‘Herd mentality’ governs a lot of traditional financial strategy. Your ability to think outside of the box will help you find effective ways to maneuver outside of the mainstream.

Your ingenuity will serve you well as you navigate the financial investment waters. You’ve proven to yourself that you can blaze your own trail in your freelance business by drawing on established ideas and your own creative input. Do the same with your financial planning.

Editor’s Note: To get more of David’s helpful insights on freelance finances, watch his SAG-AFTRA presentation here.

Tools for managing your freelance finances

Ideally, this list would be organized by invoicing, contracts, accounting, bill paying, budgeting, etc. But most tools have their own unique blend of each of these functions.

  • Bonsai – All-in-one toolbox for contracts, proposals, invoicing and payments. (They are offering a free month of service to Nation1099 readers. Check it out.)
  • Freshbooks – This is an all-in-one toolbox for accounting, invoicing, time-tracking and payments. It has great push-button reports that give you insight to your finances. This tool is great if you are a freelancer who has subcontractors who you need to track and pay, as well as clients who you need to report to and invoice.
  • Moonlighting – Primarily a freelance job board but among their suite of apps is a mobile payments function for sending invoices and sending payments. Like Venmo for freelancers.
  • IRS2Go – The official mobile app of everyone’s favorite arm of the U.S. government. Track your refund, make your quarterly payments and get tax help software.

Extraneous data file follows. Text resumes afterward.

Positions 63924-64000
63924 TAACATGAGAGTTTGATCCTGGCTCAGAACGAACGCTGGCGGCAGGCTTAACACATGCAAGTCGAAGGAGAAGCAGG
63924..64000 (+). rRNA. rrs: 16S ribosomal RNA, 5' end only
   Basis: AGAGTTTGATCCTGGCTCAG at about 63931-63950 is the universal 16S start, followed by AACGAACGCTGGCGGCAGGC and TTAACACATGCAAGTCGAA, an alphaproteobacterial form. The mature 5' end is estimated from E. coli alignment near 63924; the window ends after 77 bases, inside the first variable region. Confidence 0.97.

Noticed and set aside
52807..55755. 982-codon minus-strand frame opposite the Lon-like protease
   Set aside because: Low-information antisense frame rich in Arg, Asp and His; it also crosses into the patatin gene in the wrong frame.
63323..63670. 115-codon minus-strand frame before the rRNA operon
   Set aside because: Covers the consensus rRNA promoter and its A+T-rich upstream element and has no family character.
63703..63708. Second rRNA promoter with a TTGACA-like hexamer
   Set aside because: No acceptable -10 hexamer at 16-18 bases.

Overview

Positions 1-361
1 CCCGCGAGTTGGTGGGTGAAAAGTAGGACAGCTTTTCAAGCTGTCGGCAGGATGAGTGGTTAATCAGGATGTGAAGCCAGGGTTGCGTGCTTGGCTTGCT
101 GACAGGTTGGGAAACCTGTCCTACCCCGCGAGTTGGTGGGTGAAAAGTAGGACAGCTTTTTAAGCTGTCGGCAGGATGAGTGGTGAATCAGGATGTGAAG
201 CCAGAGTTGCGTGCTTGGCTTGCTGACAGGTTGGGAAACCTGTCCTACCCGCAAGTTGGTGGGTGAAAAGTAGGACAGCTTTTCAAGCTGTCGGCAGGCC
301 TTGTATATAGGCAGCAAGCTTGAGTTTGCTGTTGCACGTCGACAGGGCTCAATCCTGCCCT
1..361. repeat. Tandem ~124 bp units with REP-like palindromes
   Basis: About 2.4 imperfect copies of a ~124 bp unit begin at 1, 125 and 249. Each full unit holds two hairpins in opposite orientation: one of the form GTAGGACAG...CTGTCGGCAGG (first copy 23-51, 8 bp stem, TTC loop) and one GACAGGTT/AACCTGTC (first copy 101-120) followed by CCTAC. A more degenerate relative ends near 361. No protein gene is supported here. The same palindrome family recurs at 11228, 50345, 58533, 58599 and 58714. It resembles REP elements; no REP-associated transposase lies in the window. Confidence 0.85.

• Cushion – Budgeting and planning especially for the variable income of freelancers.
  • Wave – accounting, invoicing, payments and payroll.
  • Harvest – time tracking, expense tracking, invoices and scheduling.
  • Expensify – receipt scanning and expense reporting.
  • Quickbooks self-employed – budgeting, bookkeeping, bill pay and invoicing.

Automatic savings apps that can help you manage your freelance finances

  • Digit – Uses smart tech to adjust the amount it saves for you based on your account balances. In lean months, it withdraws less.
  • Qapital – From the people at IFTTT and using some of the same principles of rules and goals for automatic savings.
  • Acorns – Automatic savings plus automatic investing in ETFs.


David Maurice Sharp is author of The Thriving Artist: Saving and Investing for Performers, Artists, and the Stage & Film Industries. David’s background, including time as a dancer and a choreographer, lets him relate to his audience as an artist and as a financial professional. Named a money hero by Money magazine, David is director of solicitation for Prime Clerk, teaches workshops at HB Studio in NYC and serves as a panelist for The SAG Foundation.